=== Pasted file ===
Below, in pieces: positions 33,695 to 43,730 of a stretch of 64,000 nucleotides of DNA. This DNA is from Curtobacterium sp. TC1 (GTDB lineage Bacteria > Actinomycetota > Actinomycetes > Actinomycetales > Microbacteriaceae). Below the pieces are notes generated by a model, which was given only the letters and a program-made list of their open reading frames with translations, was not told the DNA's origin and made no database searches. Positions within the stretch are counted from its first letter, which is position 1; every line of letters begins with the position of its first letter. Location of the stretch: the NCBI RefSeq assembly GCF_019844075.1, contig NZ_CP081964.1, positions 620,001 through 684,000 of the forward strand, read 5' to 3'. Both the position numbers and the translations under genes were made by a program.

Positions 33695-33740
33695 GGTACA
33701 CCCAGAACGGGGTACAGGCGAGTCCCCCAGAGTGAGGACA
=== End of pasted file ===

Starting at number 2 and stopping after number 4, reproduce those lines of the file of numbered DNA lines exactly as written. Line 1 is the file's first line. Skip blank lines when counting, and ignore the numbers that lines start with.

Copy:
Positions 33695-33740
33695 GGTACA
33701 CCCAGAACGGGGTACAGGCGAGTCCCCCAGAGTGAGGACA